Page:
Archive for the ‘KDE’ Category

Wiki Reorganisation

8th March 2016

A group of us at the CERN-based cross-team sprint are attempting to tame the wilderness of the KDE wikis – at least, TechBase and Community.

A little bit of history is needed here. Originally, TechBase was the only wiki, and it quickly became a dumping ground for pretty much everything. At some point, the other two wikis (Community and UserBase) were created so we could separate things out a bit, and people wanting tutorials for how to create Plasmoids, for example, wouldn’t be overwhelmed with meeting notes from the Plasma team.

While UserBase has a clear separate mission to the other wikis, the line between TechBase and Community has always been a bit fuzzy. The pages that were still on TechBase since before Community existed and were never removed didn’t help with this.

The first thing we did at the sprint, therefore, was clarify this line. The distinction we came up with was about target audience:

  • TechBase is for “developer end-users” – people who want to build software on top of our libraries, or extend our applications with plugins, or write Plasmoids, or use the DBus interfaces of our software. These may be KDE developers or people not connected to KDE at all (at least, not yet!).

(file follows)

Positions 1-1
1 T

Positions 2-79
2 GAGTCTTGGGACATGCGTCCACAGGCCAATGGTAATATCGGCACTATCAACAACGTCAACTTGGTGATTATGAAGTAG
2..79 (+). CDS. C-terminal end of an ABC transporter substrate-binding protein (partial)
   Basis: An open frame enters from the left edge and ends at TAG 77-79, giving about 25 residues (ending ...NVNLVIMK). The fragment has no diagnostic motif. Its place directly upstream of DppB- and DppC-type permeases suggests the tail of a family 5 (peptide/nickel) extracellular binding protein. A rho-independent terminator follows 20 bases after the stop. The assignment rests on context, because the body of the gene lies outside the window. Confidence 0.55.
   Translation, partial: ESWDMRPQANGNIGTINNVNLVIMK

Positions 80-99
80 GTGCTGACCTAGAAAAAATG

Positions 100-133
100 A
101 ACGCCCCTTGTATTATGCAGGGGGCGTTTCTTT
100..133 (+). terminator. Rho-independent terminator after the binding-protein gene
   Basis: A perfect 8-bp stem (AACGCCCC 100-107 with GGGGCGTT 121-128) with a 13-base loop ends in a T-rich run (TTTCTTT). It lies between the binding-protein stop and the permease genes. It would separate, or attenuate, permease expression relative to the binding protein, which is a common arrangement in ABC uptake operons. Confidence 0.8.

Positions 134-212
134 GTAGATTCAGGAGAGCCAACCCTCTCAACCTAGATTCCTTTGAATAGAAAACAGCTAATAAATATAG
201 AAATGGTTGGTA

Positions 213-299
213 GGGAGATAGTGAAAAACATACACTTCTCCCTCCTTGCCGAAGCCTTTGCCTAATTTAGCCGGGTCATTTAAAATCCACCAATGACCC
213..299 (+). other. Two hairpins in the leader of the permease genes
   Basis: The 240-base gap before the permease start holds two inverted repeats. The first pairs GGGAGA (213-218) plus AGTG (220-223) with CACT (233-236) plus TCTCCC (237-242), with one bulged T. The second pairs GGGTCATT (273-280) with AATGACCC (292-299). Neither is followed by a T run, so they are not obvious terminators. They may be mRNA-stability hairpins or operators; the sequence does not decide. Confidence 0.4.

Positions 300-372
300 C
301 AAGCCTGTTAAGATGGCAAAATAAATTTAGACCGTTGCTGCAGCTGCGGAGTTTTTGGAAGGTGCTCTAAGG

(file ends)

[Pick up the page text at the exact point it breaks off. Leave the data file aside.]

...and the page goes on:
• Community is for the KDE community to talk to itself (and to people who want to join). This not only includes things like TODO lists and meeting notes, but also things that are specific to hosting a project on the KDE infrastructure (like how to integrate with our translation setup) and community organisation things like policies.

We have also spent quite some time discussing the details of how to organise both TechBase and Community with this distinction in mind, and are now working on moving the information around.

The work we’re doing at this sprint is possible thanks to our hosts, CERN, and people like you donating to the KDE e.V., who are helping to cover the costs of attendees to travel and stay here. Please consider joining in.


Library versioning

18th November 2015

Do you maintain or contribute to a library, especially a KDE library (other than the Frameworks)? If so, I have a question for you.

First, some background. These days, the norm for libraries is to follow some variation of semantic versioning, where the version number follows the scheme x.y.z (eg: 1.4.3) and it should always be safe to upgrade the library to version with a higher y (minor) component as long as the x (major) component is the same. Qt follows this scheme, for example.

This scheme doesn’t really allow for alpha versions of software, though – the alpha releases for the (x+1) major version can be incompatible with both version x and with the final releases of version (x+1). The Semantic Versioning scheme prescribes using versions like x.y.z-alpha1, but this breaks the nicely numeric scheme we had, and not all tools can cope with that.